EE for electrophysiology?

  • Thread starter kingdomof
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Considering the amount of electronic knowledge needed for an electrophysiologist is relatively high compared to the amount found in coursework for the average Biology and Biochemistry major, would anyone give me some advice on how to supplement my education with some fundamental ideas that can help me understand and troubleshoot the electronic devices used in such experiments?

Thank you!
 

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  • #2
berkeman
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Could you give us a pointer or two to information about what an electrophysiologist does? I don't think many of us are familiar with that.
 
  • #3
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Well, other than the very obvious finding of electro-chemical gradients, an electrophysiologist troubleshoots wiring and the influence of EMFs on a reading electrode.
 
  • #4
berkeman
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Well, other than the very obvious finding of electro-chemical gradients, an electrophysiologist troubleshoots wiring and the influence of EMFs on a reading electrode.

So what you're saying is that I need to google it for myself. Okay, whatever.

wikipedia.org has a pretty good intro:

wikipedia.org said:
Electrophysiology is the study of the electrical properties of biological cells and tissues. It involves measurements of voltage change or electrical current flow on a wide variety of scales from single ion channel proteins to whole tissues like the heart. In neuroscience, it includes measurements of the electrical activity of neurons, and particularly action potential activity.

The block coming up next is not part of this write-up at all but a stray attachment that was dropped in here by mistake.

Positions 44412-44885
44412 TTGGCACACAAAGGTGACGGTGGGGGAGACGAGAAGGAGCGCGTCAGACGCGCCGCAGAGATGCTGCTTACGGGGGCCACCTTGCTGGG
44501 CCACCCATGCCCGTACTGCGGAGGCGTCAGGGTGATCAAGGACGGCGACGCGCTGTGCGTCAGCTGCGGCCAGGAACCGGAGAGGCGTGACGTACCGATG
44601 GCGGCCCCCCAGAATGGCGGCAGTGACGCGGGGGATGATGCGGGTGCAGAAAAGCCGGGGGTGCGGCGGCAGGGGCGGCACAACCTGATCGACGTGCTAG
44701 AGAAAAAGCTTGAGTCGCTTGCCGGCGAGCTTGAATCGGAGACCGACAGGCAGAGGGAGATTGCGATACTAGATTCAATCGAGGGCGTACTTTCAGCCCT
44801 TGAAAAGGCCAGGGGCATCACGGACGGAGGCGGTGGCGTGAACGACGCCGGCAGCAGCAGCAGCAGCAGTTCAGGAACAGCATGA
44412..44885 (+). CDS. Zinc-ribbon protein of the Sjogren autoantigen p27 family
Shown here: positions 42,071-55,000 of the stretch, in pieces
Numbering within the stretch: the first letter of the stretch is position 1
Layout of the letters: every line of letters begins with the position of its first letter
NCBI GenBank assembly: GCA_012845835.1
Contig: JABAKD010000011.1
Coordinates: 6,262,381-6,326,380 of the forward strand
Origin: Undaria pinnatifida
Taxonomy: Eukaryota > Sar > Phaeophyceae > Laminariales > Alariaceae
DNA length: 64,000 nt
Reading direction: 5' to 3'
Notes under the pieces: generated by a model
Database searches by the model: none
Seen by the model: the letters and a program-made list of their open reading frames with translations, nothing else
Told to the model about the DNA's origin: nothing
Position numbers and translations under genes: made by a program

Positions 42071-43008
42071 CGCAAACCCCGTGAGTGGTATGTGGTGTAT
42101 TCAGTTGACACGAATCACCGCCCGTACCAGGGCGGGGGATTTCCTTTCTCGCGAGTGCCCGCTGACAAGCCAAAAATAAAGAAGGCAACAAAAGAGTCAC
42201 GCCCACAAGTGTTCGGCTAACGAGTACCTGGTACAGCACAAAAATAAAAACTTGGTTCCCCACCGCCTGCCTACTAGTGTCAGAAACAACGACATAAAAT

more: http://en.wikipedia.org/wiki/Electrophysiology

Okay, so you work with equipment like EKG, ECG, EMG, etc., and especially the electrical connections to the body. Got it.

You can pick up a good basic knowledge of electronics by self-studying with the book, "The Art of Electronics" by Horowitz and Hill. This will take you from the basics up through opamp circuits, basic digital circuits, and more. One strength of this book is that it lists practical components that you would actually use in real circuits, instead of just using ideal components and leaving out the real-world considerations. We had a thread about the book a while back here in the EE forum:

https://www.physicsforums.com/showthread.php?t=178516

Take a look at a copy at your local technical library, to see if it might be a good learning resource for you.
 
  • #5
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Thanks!
 

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